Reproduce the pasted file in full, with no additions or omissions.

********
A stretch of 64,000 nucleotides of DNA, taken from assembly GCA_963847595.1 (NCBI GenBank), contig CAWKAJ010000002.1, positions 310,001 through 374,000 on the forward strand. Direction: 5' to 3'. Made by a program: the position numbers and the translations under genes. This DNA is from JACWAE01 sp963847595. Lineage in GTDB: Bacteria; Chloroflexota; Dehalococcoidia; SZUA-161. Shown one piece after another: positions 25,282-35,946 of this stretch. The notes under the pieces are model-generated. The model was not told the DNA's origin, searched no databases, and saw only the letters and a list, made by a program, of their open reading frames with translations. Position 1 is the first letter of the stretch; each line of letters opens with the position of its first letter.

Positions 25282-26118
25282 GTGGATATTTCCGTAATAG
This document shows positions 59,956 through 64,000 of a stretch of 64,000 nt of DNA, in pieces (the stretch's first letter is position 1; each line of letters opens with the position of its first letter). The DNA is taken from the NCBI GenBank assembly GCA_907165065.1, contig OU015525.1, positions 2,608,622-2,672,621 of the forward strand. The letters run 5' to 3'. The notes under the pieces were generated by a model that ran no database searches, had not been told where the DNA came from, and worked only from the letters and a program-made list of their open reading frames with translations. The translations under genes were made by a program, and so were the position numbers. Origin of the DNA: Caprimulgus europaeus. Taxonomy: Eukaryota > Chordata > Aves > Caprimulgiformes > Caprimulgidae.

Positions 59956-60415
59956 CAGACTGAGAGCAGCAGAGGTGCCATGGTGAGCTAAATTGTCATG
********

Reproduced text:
A stretch of 64,000 nucleotides of DNA, taken from assembly GCA_963847595.1 (NCBI GenBank), contig CAWKAJ010000002.1, positions 310,001 through 374,000 on the forward strand. Direction: 5' to 3'. Made by a program: the position numbers and the translations under genes. This DNA is from JACWAE01 sp963847595. Lineage in GTDB: Bacteria; Chloroflexota; Dehalococcoidia; SZUA-161. Shown one piece after another: positions 25,282-35,946 of this stretch. The notes under the pieces are model-generated. The model was not told the DNA's origin, searched no databases, and saw only the letters and a list, made by a program, of their open reading frames with translations. Position 1 is the first letter of the stretch; each line of letters opens with the position of its first letter.

Positions 25282-26118
25282 GTGGATATTTCCGTAATAG
This document shows positions 59,956 through 64,000 of a stretch of 64,000 nt of DNA, in pieces (the stretch's first letter is position 1; each line of letters opens with the position of its first letter). The DNA is taken from the NCBI GenBank assembly GCA_907165065.1, contig OU015525.1, positions 2,608,622-2,672,621 of the forward strand. The letters run 5' to 3'. The notes under the pieces were generated by a model that ran no database searches, had not been told where the DNA came from, and worked only from the letters and a program-made list of their open reading frames with translations. The translations under genes were made by a program, and so were the position numbers. Origin of the DNA: Caprimulgus europaeus. Taxonomy: Eukaryota > Chordata > Aves > Caprimulgiformes > Caprimulgidae.

Positions 59956-60415
59956 CAGACTGAGAGCAGCAGAGGTGCCATGGTGAGCTAAATTGTCATG